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20090513

Best Before Best Before Dates

I took the first crop of the year from the rhubarb growing in my garden today. I decided to make a rhubarb crumble for dessert this evening. I had a pack of Green's Crumble Mix in my kitchen cabinet so I thought I would put it to good use. I casually glanced at the "best before" date on the back of the pack: December 2007 - 16 months past its "best before" date - then used it without a second thought.

"Best before" dates are commonly misunderstood and I spend an inordinate amount of time trying to explain the meaning of "best before" to my customers.

Some customers do not pay any attention at all to "best before" dates while others regard "best before" as meaning: "beware, this product will quite suddenly become unfit for human consumption on this date".

It would be interesting to speculate whether those who rigidly follow "best before" dates when buying products, subsequently discard products in their own kitchen cabinets that have passed their "best before" date.

What Does "Best Before" Really Mean?

I researched online with the UK's Food Standards Agency and with the Canadian Food Inspection Agency. Both these official government bodies agree that "best before" represents the date after which the manufacturer or retailer believes the product MAY BEGIN TO LOSE ITS FLAVOUR OR FRESHNESS.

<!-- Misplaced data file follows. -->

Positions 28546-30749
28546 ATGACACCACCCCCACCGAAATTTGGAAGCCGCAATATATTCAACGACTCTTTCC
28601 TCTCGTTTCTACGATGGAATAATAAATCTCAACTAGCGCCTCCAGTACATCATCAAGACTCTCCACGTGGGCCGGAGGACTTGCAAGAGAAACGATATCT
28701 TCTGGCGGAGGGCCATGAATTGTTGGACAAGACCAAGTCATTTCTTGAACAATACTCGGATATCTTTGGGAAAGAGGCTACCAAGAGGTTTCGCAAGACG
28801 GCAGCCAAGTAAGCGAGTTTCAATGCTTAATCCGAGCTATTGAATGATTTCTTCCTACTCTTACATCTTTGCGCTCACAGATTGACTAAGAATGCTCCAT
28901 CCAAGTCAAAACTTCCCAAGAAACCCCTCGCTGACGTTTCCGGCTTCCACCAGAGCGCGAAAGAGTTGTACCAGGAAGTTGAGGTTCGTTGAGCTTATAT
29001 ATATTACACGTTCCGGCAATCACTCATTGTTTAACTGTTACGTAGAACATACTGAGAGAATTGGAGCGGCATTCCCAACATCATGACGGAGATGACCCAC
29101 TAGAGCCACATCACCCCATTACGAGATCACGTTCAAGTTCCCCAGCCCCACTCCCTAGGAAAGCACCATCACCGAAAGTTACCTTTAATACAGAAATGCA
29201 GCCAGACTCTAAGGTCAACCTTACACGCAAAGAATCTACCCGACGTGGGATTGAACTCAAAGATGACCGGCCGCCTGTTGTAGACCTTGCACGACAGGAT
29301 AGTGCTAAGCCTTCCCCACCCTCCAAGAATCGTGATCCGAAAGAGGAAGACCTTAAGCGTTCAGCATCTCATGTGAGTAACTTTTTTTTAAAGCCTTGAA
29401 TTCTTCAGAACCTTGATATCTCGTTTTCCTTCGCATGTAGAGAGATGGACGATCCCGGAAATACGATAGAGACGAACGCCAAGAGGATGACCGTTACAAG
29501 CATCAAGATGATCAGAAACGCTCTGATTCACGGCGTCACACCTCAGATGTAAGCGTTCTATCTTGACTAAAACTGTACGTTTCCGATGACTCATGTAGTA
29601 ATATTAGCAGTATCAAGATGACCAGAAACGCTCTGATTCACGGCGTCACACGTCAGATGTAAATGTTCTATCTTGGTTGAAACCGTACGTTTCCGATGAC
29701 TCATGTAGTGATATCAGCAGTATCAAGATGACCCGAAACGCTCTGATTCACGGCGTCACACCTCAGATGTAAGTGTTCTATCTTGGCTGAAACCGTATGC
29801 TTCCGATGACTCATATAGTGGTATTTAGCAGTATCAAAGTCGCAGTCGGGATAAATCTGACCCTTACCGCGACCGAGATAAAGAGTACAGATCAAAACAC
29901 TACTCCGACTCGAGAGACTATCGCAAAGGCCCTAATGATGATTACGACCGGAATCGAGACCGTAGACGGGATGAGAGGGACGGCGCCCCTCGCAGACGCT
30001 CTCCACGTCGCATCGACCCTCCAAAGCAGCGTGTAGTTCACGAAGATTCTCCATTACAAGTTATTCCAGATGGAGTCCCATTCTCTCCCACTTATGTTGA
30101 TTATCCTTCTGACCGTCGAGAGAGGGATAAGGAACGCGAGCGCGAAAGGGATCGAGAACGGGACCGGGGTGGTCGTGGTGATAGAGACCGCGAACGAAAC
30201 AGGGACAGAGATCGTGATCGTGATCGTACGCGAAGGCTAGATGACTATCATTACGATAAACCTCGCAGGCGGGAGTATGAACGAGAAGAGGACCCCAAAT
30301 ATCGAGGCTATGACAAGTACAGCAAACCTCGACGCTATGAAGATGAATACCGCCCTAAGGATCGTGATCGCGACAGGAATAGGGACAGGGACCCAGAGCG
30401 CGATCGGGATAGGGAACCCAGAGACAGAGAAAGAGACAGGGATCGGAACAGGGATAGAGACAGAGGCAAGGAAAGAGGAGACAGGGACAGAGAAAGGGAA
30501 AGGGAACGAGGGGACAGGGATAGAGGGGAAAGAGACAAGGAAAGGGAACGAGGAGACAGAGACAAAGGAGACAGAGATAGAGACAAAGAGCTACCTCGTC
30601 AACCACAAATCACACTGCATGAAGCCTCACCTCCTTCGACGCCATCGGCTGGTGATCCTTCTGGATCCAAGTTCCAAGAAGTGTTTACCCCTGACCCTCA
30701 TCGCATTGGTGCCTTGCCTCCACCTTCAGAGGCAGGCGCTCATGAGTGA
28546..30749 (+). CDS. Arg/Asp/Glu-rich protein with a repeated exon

"Best before" is NOT an "expiry" date. Many (in fact most) products retain their flavour or freshness for weeks, months - and sometimes years - past their "best before" date.

Government Regulations!
I am not aware that any food manufacturer performs any testing to determine what actually happens to its products after the date stamped on the packaging. In most cases, the manufacturer is simply making a wild guess in order to comply with government labelling regulations.

What is the Effect on the Consumer?

Government would, no doubt, tell us that "best before" dates protect the consumer. But like almost anything governments do, the reverse is actually happening. "Best before" results in a huge amount of waste. Vast quantities of perfectly good food are being needlessly sent to the landfill.

Consumers are paying a premium to cover the cost of retailers being forced to discount, or dispose of, food that has passed its "best before" date.

Wouldn't it be better if ...

Wouldn't it be an altogether better idea to mark food with a "made on" date and allow consumers to decide whether the food will still offer the freshness and flavour they expect?

Blighty's "Best Before" Policy

Blighty's Tuck Store marks down the price of every product that has passed its "best before" date by 50% or more. And the cost of that apparent generosity is a component of the price you pay when you buy a fresh product. Thank your government.

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